Q. If Rahul Gandhi indeed steps down, should Priyanka Gandhi succeed him or should it be a non-Gandhi leader? So far, I have not thought of the Congress minus Rahul Gandhi, so let’s see. I have not even applied my mind to that till now. Q. What should the Congress do to become relevant again?
The most important thing is the BJP’s election machinery is far stronger than that of the Congress. They have the RSS, the Bajrang Dal, the VHP, the Saraswati Shishu Mandirs and 15-20 organisations. We don’t have such organisations. We have to find ways to build our election machinery. We are not wrong on ideology or policy, but how do you combat disinformation without election machinery?
Q. You have claimed attempts are being made to destabilise your government in MP. What are you doing to keep your flock together? How serious is that threat from the BJP?
The BJP keeps trumpeting this to keep their morale high. The first test was the election of the speaker, which we won. Then they said the deputy speaker’s post goes to the opposition. I said nothing doing. We broke convention and held an election for the deputy speaker’s post—with the same result. The numbers are clear and the BJP’s hopes of destabilising the government are far-fetched.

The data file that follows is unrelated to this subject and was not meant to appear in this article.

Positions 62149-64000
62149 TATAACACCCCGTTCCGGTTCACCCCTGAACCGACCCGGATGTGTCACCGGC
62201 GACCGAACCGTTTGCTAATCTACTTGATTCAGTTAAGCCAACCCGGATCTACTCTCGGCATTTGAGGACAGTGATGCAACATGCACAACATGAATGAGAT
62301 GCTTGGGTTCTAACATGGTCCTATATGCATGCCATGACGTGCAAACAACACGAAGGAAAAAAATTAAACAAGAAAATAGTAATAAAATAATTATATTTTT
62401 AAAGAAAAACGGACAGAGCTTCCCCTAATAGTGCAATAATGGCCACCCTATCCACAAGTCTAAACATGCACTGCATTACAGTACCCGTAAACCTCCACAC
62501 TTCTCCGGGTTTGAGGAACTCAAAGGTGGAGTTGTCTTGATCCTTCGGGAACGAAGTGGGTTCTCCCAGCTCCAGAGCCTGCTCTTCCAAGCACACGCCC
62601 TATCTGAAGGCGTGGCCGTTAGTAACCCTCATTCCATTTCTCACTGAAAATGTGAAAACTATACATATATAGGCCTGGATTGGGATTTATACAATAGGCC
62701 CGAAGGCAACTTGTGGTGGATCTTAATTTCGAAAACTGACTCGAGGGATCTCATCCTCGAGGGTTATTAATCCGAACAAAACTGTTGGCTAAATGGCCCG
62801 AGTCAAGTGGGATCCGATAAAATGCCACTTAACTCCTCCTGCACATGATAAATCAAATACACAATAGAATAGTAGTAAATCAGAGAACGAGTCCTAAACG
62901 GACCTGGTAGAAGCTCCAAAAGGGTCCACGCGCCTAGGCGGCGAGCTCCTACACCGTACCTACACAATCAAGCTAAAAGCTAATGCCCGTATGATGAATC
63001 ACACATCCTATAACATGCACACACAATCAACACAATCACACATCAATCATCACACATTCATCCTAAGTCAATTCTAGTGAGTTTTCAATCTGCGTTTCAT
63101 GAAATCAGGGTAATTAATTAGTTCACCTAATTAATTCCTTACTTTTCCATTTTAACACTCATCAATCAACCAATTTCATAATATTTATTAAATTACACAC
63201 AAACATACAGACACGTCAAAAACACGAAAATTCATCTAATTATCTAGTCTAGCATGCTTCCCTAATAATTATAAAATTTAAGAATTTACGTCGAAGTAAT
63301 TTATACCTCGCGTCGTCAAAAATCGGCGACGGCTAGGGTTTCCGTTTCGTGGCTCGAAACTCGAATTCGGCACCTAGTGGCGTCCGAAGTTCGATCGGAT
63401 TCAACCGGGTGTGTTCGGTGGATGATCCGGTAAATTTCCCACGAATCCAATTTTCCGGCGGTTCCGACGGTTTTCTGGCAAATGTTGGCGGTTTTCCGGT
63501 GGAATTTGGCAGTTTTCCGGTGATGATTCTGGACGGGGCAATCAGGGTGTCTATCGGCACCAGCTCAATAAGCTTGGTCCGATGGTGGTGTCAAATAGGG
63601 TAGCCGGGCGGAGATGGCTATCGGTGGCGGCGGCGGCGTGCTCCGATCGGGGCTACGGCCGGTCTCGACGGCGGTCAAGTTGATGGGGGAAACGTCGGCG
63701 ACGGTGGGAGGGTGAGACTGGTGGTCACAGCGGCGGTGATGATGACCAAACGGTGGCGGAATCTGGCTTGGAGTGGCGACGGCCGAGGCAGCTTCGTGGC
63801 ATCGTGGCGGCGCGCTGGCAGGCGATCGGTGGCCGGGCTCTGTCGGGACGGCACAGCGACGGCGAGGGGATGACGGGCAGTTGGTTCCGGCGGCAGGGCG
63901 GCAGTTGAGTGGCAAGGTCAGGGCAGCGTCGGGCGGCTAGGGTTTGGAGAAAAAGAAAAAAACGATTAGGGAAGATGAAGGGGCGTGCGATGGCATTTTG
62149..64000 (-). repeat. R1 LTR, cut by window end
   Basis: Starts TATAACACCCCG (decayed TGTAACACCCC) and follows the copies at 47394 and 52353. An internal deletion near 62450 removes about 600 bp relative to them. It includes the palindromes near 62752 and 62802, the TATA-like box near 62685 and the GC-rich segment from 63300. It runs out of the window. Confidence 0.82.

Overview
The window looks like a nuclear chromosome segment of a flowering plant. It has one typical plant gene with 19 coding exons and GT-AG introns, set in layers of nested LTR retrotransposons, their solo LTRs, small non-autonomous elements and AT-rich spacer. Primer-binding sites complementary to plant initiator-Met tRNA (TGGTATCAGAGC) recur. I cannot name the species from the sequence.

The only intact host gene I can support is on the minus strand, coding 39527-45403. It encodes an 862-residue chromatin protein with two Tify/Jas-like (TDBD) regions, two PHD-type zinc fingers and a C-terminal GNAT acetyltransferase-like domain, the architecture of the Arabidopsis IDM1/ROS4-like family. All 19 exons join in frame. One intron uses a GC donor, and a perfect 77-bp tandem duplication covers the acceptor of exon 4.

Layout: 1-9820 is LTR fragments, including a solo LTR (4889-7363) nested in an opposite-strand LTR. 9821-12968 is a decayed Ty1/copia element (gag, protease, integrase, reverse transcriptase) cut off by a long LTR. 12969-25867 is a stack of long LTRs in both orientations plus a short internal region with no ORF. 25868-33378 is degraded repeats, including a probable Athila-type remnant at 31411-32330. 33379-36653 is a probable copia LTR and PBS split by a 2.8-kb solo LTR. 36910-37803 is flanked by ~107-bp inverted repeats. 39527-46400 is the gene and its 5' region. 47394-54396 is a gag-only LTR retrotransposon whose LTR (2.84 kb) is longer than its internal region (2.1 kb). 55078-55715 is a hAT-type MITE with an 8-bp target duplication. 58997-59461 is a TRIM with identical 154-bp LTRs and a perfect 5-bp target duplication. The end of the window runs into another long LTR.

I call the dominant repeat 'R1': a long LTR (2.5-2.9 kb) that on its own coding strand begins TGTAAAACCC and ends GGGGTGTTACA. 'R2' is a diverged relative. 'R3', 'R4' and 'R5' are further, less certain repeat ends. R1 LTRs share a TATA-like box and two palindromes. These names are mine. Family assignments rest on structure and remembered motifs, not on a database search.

Q. The income-tax department searched the homes of your aides and there were allegations
I believe Rahul Gandhi should stay on as Congress president because, as a president, when you are down, you must stay and when you are up, you must think of going” The BJP’s election machinery is far stronger than the Congress’s. They have the RSS, Bajrang Dal, VHP, Saraswati Shishu Mandirs and 15-20 organisations. We don’t have such outfits”